When evaluating founders and companies, investors typically have multiple meetings and calls rather than making a decision after a single interaction. Some investors might build conviction quickly or rely on prior market research, but it’s important to thoroughly understand the founders and their vision. During the first meeting or call, investors might look for potential in the founders’ ability to grow the company, but a more detailed evaluation process will follow to determine the best investment opportunities.
For us, the investment process is a bit different. We tend to take more time because we want to add value to the entrepreneurs we invest in. It involves relationship building, gauging the entrepreneur’s openness to feedback, and evaluating their execution on customer feedback. We want a partnership that lasts over time, where entrepreneurs are comfortable leveraging our expertise, network, and connections.
We also assess market sizing, the product being built, and the opportunity for growth. We go deeper to understand the data being leveraged and integration opportunities, considering the different paths a company could potentially take. This helps us determine the best go-to-market strategy for the company.
Regarding the economy and tough times ahead, I’m an optimistic person. Although I didn’t experience the US housing crisis firsthand, I’ve learned from others that construction is generally resilient. When private spending in construction stops, public projects often come online. There might be a gap, but governments usually handle stimulus to ensure that this large part of the economy keeps going.
When I look at construction in general, there are cyclical ups and downs, but total construction spending is relatively consistent. This means that construction technology startups with diversified public and private clients should be able to weather economic storms. If they can continue to grow and generate revenue, they should manage to survive periods when funding is slow. We’ve been continuing to invest, and there is capital available for seed and series A startups. Series B and C startups might face more challenges, as they are no longer raising from just built world funds and are competing with other industries for funding.
Construction is a resilient industry, and we’ve seen increasing interest from generalist investors and LPs over the last few years. The pandemic has highlighted the importance of construction as an essential business, and I’m optimistic that we’ll continue to see growth in construction tech startups. We’re still investing, and hopefully, the later-stage startups can weather the current situation and continue to grow once more capital becomes available.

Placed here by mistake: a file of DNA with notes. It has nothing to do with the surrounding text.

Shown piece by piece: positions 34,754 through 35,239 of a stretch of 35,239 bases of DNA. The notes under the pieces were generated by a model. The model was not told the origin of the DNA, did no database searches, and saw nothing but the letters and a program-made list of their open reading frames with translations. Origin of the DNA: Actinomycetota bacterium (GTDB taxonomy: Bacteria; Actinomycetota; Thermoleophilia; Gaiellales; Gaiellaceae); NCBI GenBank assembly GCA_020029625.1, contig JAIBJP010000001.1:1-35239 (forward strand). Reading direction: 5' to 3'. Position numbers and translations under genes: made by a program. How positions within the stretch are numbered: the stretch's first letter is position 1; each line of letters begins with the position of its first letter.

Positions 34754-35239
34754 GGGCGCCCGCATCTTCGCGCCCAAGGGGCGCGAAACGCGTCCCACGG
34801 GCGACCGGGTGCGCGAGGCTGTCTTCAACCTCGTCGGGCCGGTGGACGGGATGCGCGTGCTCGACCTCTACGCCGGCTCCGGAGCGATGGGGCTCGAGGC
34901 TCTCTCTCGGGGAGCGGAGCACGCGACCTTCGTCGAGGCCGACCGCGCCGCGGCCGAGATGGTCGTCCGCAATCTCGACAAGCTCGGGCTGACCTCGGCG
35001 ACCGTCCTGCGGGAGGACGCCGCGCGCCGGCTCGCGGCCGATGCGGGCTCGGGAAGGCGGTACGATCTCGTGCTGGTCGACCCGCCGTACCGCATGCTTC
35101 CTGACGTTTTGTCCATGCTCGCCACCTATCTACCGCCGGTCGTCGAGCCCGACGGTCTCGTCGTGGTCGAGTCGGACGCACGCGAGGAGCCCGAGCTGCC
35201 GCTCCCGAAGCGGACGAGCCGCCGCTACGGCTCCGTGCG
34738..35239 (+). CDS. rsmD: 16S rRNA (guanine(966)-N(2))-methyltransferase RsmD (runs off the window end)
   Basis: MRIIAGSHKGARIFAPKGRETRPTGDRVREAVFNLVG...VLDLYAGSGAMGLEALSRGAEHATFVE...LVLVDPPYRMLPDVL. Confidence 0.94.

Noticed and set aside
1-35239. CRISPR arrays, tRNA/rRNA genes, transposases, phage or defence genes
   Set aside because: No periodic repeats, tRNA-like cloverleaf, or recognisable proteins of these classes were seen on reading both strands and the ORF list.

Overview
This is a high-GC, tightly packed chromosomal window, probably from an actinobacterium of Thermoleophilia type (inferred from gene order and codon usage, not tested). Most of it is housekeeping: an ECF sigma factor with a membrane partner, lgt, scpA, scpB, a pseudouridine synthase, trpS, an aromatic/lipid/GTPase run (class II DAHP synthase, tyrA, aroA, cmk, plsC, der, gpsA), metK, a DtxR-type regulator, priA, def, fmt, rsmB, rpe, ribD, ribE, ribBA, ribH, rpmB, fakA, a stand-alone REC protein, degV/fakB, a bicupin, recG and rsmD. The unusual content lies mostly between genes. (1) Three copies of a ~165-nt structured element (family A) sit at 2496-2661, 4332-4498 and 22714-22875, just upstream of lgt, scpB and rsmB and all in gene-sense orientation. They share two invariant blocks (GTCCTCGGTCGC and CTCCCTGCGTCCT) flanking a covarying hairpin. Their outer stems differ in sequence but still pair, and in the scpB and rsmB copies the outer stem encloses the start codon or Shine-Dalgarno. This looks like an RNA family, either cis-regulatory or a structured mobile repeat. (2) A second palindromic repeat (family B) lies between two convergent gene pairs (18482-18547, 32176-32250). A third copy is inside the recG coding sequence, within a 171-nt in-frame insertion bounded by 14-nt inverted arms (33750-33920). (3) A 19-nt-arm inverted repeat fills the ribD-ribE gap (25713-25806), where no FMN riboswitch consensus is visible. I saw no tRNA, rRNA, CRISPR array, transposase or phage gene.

Regarding my free time outside of work and family, I enjoy hanging out with friends. Since I travel a lot, my downtime often involves sitting on my couch and watching TV to unwind. Being a “vegetable” on the couch is how I recharge after a busy day. As for the podcast by Laurie Santos, I’m familiar with her work. She teaches a course on well-being and mindfulness, discussing topics like fulfillment and happiness.
And is there something that you feel is like your key to mental wellness? Well, I try to work out every day, and I think that really helps with my mental well-being. I don’t meditate, though I know many people do these days. I’ve tried meditating, but I can’t get into it. It’s hard for me, so maybe I need a coach for that. It seems I might be in the ADHD club too, as I struggle with focusing on just one thing or not focusing on anything during meditation.
To find out more about me, the easiest place is probably on LinkedIn. I also recently started a blog called “For the Love of Construction Tech” at loveconstructiontech.substack.com. I’ve been posting some content on LinkedIn and am trying to get into the habit of writing down thoughts about the industry. The construction tech space is continuing to grow, and we’re getting more people interested in the space. I thought it was a great idea to solidify those thoughts and help share and scale that knowledge across people who are interested.
Thank you very much for tuning in to this episode of the Bricks and Bytes podcast. If you are enjoying the show, please feel free to rate, subscribe, and leave a review wherever you listen to your podcasts. We really appreciate it, and we’ll catch you in the next episode.